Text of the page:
Mercury is the closest planet to the Sun and it is the smallest planet in the Solar System, just 4,879 Kilometres across its equator, compared with 12,742 Kilometres for the Earth.

After Venus, Mercury is  the second hottest planet, experiencing temperatures of up to 427°C on the side which faces the sun, whilst on the alternate side it can be as low as -173°C.

Mercury has no moons and no rings.

mercury 3
Messenger spacecraft image: Credit: NASA/John Hopkins University

Mercury is very dense.  This is largely due to  being composed mainly of heavy metals and rock.
As the iron core of the planet cooled and co
ntracted, the surface of the planet became wrinkled. Scientist have named these ‘wrinkles’, Lobate Scarps. They can be up to a mile high and hundreds of miles long.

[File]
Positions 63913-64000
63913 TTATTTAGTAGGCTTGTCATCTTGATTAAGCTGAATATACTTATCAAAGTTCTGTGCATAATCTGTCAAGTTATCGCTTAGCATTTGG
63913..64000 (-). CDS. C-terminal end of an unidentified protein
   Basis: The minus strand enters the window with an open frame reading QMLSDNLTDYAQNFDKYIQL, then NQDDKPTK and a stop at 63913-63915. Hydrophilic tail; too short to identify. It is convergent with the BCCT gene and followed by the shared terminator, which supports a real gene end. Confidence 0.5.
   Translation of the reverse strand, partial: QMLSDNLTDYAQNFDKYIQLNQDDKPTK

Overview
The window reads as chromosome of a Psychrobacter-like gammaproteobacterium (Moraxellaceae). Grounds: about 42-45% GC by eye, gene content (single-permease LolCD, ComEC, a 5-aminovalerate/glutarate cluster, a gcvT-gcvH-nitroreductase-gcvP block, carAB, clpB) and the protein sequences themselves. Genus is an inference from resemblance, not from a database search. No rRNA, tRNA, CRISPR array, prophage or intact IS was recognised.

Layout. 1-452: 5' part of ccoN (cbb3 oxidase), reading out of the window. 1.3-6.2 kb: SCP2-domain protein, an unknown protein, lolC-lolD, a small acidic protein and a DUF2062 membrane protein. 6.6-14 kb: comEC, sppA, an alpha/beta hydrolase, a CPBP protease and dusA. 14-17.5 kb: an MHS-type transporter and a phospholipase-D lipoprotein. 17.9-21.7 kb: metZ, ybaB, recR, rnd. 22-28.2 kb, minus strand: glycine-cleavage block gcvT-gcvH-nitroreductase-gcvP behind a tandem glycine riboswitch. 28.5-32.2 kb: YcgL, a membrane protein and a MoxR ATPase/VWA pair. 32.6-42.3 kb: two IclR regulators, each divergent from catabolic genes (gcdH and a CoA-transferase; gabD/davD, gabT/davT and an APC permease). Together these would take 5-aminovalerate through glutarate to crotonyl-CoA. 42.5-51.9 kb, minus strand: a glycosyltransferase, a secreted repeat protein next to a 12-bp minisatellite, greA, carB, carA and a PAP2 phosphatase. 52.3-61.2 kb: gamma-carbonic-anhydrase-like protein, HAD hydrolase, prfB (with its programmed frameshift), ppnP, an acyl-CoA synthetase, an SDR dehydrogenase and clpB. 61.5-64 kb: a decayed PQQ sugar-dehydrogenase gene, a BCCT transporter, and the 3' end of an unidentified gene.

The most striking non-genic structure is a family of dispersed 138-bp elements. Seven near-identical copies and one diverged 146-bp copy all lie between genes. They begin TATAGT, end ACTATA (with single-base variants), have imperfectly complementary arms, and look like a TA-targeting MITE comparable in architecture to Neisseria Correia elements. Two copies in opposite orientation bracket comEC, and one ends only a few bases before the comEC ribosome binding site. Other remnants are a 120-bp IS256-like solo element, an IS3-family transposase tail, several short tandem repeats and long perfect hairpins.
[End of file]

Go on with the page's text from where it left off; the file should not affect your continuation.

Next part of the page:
One solar day (the time from noon to noon on the planet’s surface) lasts the equivalent of 176 Earth days while the sidereal day (the time for 1 rotation in relation to a fixed point) lasts 59 Earth days.

One year on Mercury is just 88 days long. For every two orbits of the Sun, Mercury completes three rotations on its axis.

Due to Mercury’s proximity to the Sun,  it is not easily seen except during twilight.

Only two spacecraft have visited this rocky planet: Mariner 10 in 1974-5 and MESSENGER, which flew past Mercury three times before going into orbit around Mercury in 2011.

“Thirteen times a century Mercury can be observed from the Earth passing across the face of the Sun in an event called a transit, the next will occur on the 9th May 2016.”

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